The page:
BY ZACH HELFAND
For the Daily
Published November 2, 2010
Record setting performances in the first two rounds of the Challenge at Onion Creek in Austin, Tex. boosted the Michigan women’s golf team to within one shot of the lead on Monday, but a cold, windy final round on Tuesday brought scores back to earth and dropped the team to a seventh-place finish.
Senior Min Yean Tan’s career-low three-under par 67 in the second round was just two strokes off the Michigan single-round record. She sat atop the leader board going into the final round, but a 10-stroke-over par day gave her a sixth-place finish.
“I was disappointed because I expected to win,” Tan said. “(Monday), I played well, but today I just could not get anything together. … I think my focus was a little off, and I had to finish strong, but I didn’t.”
Tan was not alone in her struggles in the final round. All 15 teams, including the winner, Iowa State, had their worst scoring round on Tuesday.
Michigan's five players combined for 50 bogeys on the day, in addition to three double bogeys and two triple bogeys. The Wolverines hit just four birdies as their four scoring players finished 44-over par for the round.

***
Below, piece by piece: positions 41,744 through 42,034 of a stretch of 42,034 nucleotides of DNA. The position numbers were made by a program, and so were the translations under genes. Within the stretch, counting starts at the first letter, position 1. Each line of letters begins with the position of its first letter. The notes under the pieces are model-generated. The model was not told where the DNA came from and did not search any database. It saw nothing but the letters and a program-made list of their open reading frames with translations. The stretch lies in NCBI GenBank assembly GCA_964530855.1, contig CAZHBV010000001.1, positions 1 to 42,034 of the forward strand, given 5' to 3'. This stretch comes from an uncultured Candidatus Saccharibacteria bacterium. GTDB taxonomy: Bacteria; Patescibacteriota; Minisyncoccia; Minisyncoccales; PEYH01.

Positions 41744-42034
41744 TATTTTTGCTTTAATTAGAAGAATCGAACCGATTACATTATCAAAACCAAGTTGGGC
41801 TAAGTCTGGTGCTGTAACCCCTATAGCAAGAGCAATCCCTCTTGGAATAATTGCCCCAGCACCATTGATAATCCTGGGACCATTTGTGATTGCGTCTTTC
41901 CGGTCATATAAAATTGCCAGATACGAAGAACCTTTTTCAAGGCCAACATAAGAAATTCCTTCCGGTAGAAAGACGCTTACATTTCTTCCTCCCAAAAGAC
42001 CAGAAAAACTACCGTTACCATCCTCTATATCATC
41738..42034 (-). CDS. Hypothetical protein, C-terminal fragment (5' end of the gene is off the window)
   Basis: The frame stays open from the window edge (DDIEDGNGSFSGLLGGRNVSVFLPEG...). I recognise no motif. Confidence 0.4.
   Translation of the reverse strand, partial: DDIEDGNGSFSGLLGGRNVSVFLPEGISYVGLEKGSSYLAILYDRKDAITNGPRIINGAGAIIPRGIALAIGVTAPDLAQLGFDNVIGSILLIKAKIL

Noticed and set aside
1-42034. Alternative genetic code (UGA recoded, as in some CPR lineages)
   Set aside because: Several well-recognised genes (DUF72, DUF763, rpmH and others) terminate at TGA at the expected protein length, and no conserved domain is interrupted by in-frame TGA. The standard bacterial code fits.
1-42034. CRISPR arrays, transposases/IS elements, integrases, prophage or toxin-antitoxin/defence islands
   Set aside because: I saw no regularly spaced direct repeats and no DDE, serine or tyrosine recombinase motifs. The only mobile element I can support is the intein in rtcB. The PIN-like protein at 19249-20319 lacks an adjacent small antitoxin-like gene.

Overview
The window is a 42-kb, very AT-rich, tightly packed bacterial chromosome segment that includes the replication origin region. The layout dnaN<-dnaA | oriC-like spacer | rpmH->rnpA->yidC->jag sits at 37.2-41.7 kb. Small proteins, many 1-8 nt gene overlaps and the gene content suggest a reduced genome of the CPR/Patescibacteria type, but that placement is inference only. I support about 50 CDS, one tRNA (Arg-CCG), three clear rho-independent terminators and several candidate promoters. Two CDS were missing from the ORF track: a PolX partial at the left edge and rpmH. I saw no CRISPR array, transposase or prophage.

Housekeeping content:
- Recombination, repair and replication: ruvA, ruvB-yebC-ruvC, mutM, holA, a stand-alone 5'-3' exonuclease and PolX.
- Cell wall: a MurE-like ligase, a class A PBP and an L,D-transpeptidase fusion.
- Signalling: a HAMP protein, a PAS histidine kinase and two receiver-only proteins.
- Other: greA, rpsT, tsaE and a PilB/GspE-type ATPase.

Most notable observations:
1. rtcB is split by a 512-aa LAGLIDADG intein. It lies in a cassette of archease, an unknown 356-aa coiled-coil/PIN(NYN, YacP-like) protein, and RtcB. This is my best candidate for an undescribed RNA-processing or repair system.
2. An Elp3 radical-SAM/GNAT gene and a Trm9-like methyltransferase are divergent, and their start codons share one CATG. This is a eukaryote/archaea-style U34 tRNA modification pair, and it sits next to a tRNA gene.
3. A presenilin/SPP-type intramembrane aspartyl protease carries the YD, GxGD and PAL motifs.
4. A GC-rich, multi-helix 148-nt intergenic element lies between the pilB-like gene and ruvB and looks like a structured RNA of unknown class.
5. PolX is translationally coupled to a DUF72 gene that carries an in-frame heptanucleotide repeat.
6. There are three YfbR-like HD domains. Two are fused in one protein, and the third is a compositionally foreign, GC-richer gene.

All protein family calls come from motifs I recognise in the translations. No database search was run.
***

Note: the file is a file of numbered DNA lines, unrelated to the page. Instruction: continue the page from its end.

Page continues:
Junior Meagan Bauer turned in the low score for the team on Tuesday, shooting a 77 and finishing 11th overall. Her one-under par 69 in the second round was a career best.
A record-breaking second round on Monday helped to negate the rough final day. The team’s score of 285 broke the previous Michigan single-round record of 287 set by three previous squads.
Michigan women's golf coach Cheryl Stacy cited promising play from freshmen Yugene Lee and Chelsea Pezzola who finished tied for 43rd, and freshman Alyssa Shimel who came in at 56th.
“I was very encouraged,” Stacy said. “It gives them confidence to know that they can shoot those low rounds and now we just have to learn to finish it off … especially when the conditions are bad, that’s when you want to capitalize.”
Tan and Bauer were especially sharp during the first two rounds, combining for 15 birdies on Monday. After a double bogey on the 16th hole in the first round, Tan went on a tear with birdies on five consecutive holes for the shotgun start tournament. Both Bauer and Tan finished with career 54-hole bests, shooting 217 and 221 respectively.
“Those were the kinds of scores I expected of myself,” Tan said. “It seems like if somebody plays well, everybody plays well. But if somebody plays bad, everybody plays bad. ... It’s all mental.”
Tan added that the team must focus on handling pressure situations more effectively.
“We just needed to play decent,” Tan said. “We didn’t have to play great to win, and we played terrible. Everyone is going to keep working hard and look forward to next season.”